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Ever wondered why we laugh?

Ciara McCarthy - - Tue, Mar 14th 2017

Babies first laugh when they are between two and six months old. This is triggered by surprise in an environment in which they feel safe: think peek-a-boo. Even congenitally deaf and blind children laugh, suggesting that the ability to laugh is something we are born with rather than learn from the behaviour of those around us.

In fact, rudimentary forms of laughter is thought to have evolved at least 6.5 million years ago. During social play great apes make a sound that has been likened to a laugh, which is thought to act as a safety signal to the opponent ape that this is not ‘real’ fighting. Even rats have been observed to produce characteristic ultrasound chirps when tickled.

Humans can produce a greater range of sounds than other primates, and therefore human laughter has much more acoustic variation. However, although everyone laughs differently, there are still characteristics of laughter that make it instantly recognisable – whatever culture you live in or language you speak.

The universality of laughter provides more evidence that laughter has an evolutionary foundation. It has even been suggested that there is universality in the stimuli that prompt laugher across cultures and species. Comparing laughter in human babies with laughter in great apes, both are in response to surprise while in a safe environment. Even the rat’s response to tickling could be argued to fulfil this criterion.

This resemblance does not stop when we grow older. Darwin described humour as “tickling of the mind”, and in 1979 McGhee suggested that humour was the “logical result of an extension of playful forms of behaviour to the more abstract intellectual sphere of ideas.”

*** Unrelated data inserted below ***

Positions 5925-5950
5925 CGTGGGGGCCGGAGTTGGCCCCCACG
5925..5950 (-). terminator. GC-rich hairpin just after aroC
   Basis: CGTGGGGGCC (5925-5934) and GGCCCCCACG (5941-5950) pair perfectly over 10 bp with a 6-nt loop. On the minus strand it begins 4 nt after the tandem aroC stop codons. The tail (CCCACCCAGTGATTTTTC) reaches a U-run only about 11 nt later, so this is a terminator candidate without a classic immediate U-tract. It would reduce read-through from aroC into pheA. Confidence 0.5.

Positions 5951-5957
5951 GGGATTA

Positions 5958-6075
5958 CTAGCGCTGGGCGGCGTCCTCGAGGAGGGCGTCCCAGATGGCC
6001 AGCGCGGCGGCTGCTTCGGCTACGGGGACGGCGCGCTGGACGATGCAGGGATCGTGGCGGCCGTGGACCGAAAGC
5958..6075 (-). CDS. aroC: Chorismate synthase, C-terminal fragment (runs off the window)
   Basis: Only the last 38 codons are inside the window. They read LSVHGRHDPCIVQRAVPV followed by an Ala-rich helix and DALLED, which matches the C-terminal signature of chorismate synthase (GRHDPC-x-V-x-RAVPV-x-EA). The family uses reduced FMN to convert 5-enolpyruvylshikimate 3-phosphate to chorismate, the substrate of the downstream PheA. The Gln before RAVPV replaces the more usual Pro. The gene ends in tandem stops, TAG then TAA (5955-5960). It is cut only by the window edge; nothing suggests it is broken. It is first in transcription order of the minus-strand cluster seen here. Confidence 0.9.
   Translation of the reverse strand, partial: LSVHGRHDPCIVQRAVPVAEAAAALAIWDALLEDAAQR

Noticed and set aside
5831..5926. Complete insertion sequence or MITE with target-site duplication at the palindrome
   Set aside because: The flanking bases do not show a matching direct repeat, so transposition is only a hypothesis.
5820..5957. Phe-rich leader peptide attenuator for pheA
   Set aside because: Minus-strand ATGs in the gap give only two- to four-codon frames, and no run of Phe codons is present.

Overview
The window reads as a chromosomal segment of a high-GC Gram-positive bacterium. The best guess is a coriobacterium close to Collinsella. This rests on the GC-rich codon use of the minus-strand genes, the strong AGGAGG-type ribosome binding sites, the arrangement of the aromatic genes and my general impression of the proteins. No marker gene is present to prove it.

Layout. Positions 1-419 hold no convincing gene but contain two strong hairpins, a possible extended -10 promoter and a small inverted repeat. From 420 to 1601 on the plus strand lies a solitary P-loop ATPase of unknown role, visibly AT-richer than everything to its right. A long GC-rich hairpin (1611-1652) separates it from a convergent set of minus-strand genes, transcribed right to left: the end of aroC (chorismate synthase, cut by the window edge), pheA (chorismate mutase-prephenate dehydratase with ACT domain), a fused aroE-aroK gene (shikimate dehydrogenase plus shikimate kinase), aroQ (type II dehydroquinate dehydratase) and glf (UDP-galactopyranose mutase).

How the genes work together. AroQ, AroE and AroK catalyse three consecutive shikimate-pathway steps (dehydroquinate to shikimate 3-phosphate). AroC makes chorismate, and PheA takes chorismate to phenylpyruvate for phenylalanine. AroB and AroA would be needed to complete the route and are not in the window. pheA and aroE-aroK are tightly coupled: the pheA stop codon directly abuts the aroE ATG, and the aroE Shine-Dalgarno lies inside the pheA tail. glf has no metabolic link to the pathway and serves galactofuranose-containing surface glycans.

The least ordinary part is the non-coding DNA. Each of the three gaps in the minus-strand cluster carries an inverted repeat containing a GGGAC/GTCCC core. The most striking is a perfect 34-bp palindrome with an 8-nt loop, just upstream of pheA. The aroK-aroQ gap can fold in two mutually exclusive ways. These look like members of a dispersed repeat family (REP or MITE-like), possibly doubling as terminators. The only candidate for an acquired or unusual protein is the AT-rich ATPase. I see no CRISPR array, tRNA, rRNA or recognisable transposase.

“Laughter can help signal to listeners that they are in a safe situation”

Despite this evolutionary basis for humour, what we consider humourous is obviously heavily influenced by culture. Perhaps more surprising is studies that have found the relatively small role played by humour in making us laugh. One study that recorded the stimuli for 1200 instances of laughter in a shopping mall, found that only 10 to 20 per cent of laughter was triggered by someone making a joke. Another study found that in conversation, the speaker laughed on average 46 per cent more than the listeners.

Evidence such as this has led to the distinction being made between types of laughter. Firstly, there is Duchenne laughter. This is the evolved form of laughter that bears resemblance to ‘laughter’ in other species. It is stimulus-driven, emotional and often uncontrollable. It is associated with the dopamine reward circuit in the brain, making us feel happier and safer.

Secondly, there is non-Duchenne laughter. This is self-generated (though not necessarily consciously), and lacks emotion. It has been connected to a different neural pathway than Duchenne laughter, and is thought to be learnt rather than innate.

Non-Duchenne laughter is hugely important in social situations. In a similar way to Duchenne laughter, it can help signal to listeners that they are in a safe situation – relaxing them, promoting friendliness and diffusing tension. It can help integrate new individuals into a group. It is as if humans have taken laughter, a sound that we innately associate via its connection to the dopamine pathway with happiness and safety, and learnt to use this more widely to promote positive social interactions with those around us.


Why are we creative?

Considering this, it is unsurprising that we laugh more when we are around other people. A study in which people were observed watching a funny television programme found that people laugh more if watching in a group than watching alone. Hearing laughter has been found to activate the amygdala, a key area of the brain associated with emotion. It also activates the premotor cortex, which is associated with facial muscle movement. Therefore upon hearing laughter, our brain prepares to mirror this. This contagiousness is of evolutionary benefit, as it helps to promote cohesiveness and co-operation within a group.

So despite its evolutionary foundation, laughter is hugely impacted by culture and learning. It makes us feel safer, helps us to feel part of a group and eases tension when talking to strangers. It therefore plays an important role in our ability to function as a society: a far from laughable feat

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